Thursday, 31 October 2013

Parikshat Maharajah - The tale of a great King

There are nine ways in which one can exhibit bhakti towards almighty. The first of them is by listening to the glory of God.

Read the story of Parikshat Maharajah who chose this way to attain the creator!

Parikshat was born to Abhimanyu, son of Arjuna and Uttara. After the Mahabharata war he was the lone survivor and hence the successor to the Pandavas. While in his mother’s womb, Parikshat was saved by Lord Krishna from a certain death, by Ashwatamaa’s  Brahma Astra. 

Parikshat ascended the throne after the Pandavas retired from their kingdom. The Mahabharata war ended with the Pandavas losing all their kith and kin. The burden of losing their near and dear ones weighed heavily on them and they chose to retire early.

Parikshat was a very pious man and his devotion towards God was very pure. He was an able King and his subjects lived happily. One day, while on a hunting expedition, King Parikshat went alone deep into the forest.  He reached the lonely depths of the forests in trying to kill a deer. He shot at the deer, but the wounded animal escaped. The king set off after the wounded animal, but as thirst steadily overtook an already tired king, he swapped the search for an animal with water!

 He saw a rishi who was deep in meditation. Parikshat asked the rishi to help him with some water. But the holy man, Shamik, did not reply as he was under an oath of silence. Tired, thirsty, the King felt angered and in a moment of lack of self-control, he picked up a dead snake and placed it on the rishi’s shoulder before walking away. 

He shot at a deer but the wounded animal escaped!

Meanwhile the Rishi’s son, Shringi, returned to find a dead snake on his father’s shoulder. Enraged, he sprinkled some water on the ground, cursing the man who was responsible for insulting his father thus! Shringi cursed the man to die, bitten by the snake Takshaka, within seven days. Rishi Shamik was however not pleased with his son’s actions and sent one of his disciples, Gaurmukh to warn the King of the curse. Parikshat, being a true Bhakt, knew his fate and accepted it without a protest.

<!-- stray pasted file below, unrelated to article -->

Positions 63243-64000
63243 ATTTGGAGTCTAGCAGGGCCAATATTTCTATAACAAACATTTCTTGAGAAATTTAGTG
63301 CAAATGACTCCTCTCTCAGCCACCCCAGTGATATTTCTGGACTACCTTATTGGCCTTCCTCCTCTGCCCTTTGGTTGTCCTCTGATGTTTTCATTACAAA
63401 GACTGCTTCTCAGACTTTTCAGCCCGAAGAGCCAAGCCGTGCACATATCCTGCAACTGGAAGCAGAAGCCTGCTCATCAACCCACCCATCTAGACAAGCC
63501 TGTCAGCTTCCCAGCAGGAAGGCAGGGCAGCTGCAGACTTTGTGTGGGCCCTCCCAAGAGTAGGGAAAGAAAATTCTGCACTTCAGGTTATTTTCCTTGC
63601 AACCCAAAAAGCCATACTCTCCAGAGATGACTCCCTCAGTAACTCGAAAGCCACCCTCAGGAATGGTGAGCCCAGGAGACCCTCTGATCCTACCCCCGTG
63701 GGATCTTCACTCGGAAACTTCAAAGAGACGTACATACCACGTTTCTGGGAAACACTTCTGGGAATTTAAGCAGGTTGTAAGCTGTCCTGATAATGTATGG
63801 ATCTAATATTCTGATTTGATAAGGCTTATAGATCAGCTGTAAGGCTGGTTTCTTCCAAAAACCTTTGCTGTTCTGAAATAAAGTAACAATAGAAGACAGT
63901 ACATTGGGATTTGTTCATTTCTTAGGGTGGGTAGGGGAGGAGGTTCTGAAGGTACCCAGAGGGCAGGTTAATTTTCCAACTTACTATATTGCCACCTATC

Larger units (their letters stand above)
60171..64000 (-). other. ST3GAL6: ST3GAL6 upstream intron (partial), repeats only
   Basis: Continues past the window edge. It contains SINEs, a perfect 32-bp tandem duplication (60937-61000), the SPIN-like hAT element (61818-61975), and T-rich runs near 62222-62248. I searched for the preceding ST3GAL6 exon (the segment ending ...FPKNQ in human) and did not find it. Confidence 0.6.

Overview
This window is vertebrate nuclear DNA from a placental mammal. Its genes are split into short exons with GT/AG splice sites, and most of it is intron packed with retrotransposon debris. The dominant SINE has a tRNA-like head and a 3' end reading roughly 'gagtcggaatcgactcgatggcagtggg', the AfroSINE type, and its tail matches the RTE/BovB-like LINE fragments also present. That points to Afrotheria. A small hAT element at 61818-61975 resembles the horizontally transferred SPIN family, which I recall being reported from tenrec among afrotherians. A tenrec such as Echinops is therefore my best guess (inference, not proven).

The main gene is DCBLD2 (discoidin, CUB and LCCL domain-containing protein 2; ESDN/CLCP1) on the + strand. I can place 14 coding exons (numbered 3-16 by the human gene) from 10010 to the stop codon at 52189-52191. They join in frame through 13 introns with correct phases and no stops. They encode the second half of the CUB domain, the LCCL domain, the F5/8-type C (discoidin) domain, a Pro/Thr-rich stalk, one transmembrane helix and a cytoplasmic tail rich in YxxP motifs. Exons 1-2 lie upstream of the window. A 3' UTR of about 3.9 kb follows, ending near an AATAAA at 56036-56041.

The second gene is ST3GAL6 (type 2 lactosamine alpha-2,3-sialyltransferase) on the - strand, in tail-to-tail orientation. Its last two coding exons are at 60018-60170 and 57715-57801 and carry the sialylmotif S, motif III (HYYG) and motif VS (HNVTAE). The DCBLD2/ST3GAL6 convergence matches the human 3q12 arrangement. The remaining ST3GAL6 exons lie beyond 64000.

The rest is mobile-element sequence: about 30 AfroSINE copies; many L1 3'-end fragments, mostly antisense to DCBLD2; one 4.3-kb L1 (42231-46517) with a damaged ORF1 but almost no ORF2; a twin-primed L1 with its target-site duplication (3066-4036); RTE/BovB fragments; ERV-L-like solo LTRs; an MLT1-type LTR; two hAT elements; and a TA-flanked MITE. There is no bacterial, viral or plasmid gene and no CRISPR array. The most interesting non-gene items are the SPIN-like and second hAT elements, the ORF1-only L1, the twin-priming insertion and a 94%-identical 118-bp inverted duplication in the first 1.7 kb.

He decided to spend the next seven days listening to the glories of the Supreme Being from a Guru by the name Shri Sukadev Goswami. On the seventh day, Takshaka was on his way to Parikshat’s palace, when he met a Brahmin by name Kashyap hurrying towards Parikshat’s palace. Takshaka asked the Brahmin why he was hurrying thus. Kashyap told the snake that he was going to save the King from an impending danger. Takshaka told the Brahmin he was the snake and asked the Brahmin how he planned to save the King. The Brahmin told Takshaka that his mantras can give life to the person bitten by Takshaka. 
Hearing this Takshaka asked the Brahmin to prove his claim and went ahead and bit a tree nearby. In a few minutes the tree was reduced to ashes. The Brahmin then chanted the mantra that brought the tree back to life! Takshaka was not the one to give up. He realised that the Brahmin was interested in the wealth that Parikshat would give him and promised to give the Brahmin more riches than what he would get from the King. Satisfied with what Takshaka gave him the Brahmin went back. 

Takshaka reached the palace and found it difficult to enter it. He transformed himself into a caterpillar and entered into a fruit that was waiting outside the palace, to be served to the King! When Parikshat cut the fruit open, the snake bit him. His body turning into ashes, Parikshat attained Moksha. 

When Janamejayan heard of his father’s death, he was curious to know how the ministers who narrated the story knew about Kashyap. The ministers then told Janamejayan that, on the tree that was bitten by the snake was a man who heard the whole conversation and he too turned into ashes when the snake bit the tree, only to be revived by the Brahmin!

Even today it is believed that if a person utters God's name or listens to the greatness of the creator before his death or during his lifetime, he attains Moksha and does not go through any more birth. 

During his lifespan of about 60 years, Parikshat ruled Hastinapur for almost 25 years. He was a courageous ruler. He changed things that he could and accepted what he couldn't with grace and wisdom!